STUDY: Acupuncture Reduces Pain Intensity for People with Fibromyalgia

STUDY: Acupuncture Reduces Pain Intensity for People with Fibromyalgia

After ten weekly sessions of individualized acupuncture treatments, people with fibromyalgia experience reduced pain intensity, and an improvement in functional capability and quality of life, according to a study published in Acupuncture in Medicine.

“This treatment produced an improvement in the participants’ condition, reflected by a reduction in pain intensity and enhanced functional capacity and quality of life after the intervention and during the follow up period,” Dr. Jorge Vas, lead author of the study wrote.

“Such an outcome has not been reported by previous studies following the application of standardized treatments: therefore, our results suggest that applying individualized treatment algorithms when starting a course of acupuncture may be important,” they conclude.

The researchers compared individually tailored acupuncture treatment with sham treatment in 153 adults diagnosed with fibromyalgia based on the diagnostic criteria set by the American College of Rheumatology.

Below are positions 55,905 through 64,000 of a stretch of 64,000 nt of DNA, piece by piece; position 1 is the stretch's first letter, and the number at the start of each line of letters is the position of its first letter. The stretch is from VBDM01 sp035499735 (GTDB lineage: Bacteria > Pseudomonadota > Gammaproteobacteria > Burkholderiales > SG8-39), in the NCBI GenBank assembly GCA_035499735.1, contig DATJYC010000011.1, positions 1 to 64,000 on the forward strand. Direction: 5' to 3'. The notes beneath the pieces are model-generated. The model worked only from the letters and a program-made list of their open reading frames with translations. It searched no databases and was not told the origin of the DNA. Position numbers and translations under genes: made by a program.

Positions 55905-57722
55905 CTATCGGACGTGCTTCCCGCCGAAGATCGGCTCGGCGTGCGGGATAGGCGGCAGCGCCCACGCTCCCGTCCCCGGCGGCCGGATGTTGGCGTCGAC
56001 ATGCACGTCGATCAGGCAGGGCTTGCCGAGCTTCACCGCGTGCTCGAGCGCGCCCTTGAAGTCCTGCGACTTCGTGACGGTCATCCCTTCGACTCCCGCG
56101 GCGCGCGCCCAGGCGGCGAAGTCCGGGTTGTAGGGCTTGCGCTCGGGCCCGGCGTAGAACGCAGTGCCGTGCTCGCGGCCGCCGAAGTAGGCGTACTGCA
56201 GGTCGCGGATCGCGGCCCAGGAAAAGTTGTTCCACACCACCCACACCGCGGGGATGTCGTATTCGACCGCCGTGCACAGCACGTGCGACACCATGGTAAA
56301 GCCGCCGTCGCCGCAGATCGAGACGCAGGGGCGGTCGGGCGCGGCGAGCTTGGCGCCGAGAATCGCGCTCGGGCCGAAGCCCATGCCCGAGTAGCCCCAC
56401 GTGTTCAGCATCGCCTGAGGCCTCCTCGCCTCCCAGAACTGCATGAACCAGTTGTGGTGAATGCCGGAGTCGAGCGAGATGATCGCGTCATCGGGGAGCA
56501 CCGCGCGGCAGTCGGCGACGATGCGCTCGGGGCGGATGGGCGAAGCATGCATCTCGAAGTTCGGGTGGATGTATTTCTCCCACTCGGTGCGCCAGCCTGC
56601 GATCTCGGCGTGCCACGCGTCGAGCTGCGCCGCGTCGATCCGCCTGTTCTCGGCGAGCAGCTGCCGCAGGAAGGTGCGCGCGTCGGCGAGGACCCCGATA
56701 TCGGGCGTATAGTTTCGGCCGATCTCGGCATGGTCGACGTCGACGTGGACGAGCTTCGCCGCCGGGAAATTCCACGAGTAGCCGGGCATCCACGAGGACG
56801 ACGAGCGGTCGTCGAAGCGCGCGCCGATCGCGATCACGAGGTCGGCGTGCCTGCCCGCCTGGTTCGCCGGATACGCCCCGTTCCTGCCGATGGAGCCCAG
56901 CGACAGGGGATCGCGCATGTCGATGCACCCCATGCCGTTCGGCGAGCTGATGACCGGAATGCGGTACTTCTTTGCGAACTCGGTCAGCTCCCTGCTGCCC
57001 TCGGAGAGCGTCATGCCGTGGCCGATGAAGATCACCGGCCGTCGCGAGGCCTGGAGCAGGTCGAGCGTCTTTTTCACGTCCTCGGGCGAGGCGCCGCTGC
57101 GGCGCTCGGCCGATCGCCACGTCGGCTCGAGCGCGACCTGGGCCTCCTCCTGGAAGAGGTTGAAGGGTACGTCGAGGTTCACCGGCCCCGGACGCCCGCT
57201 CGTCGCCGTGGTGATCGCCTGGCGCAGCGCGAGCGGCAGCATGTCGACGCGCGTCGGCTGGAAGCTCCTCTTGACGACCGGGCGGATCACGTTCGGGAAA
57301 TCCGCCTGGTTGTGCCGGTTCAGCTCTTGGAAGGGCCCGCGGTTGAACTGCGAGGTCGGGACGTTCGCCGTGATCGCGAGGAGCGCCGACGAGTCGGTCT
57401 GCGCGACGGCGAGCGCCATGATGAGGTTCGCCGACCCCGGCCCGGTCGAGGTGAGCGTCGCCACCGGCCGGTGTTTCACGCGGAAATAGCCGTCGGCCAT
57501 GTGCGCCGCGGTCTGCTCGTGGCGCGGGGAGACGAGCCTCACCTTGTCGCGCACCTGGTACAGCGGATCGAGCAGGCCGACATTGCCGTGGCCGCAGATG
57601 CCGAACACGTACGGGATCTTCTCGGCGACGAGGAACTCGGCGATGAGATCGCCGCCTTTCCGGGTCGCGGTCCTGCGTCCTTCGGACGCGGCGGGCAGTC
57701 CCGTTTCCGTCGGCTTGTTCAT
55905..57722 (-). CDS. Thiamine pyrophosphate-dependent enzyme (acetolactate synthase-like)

Participants were randomly assigned to either real or sham treatments, each lasting 20 minutes.  Participants continued the use of other medications prescribed for treating symptoms of fibromyalgia.

Measurements of pain, depression, physical and mental health were assessed with validated scoring systems before treatment and then after 10 weeks, 6 months and one year.

After 10 weeks pain intensity was lower by an average of 41%, compared to 27$ for those in the sham group.  Significant differences were observed after one year with the average pain score reduction of 20% receiving the real treatment compared to 6% receiving the simulated treatment.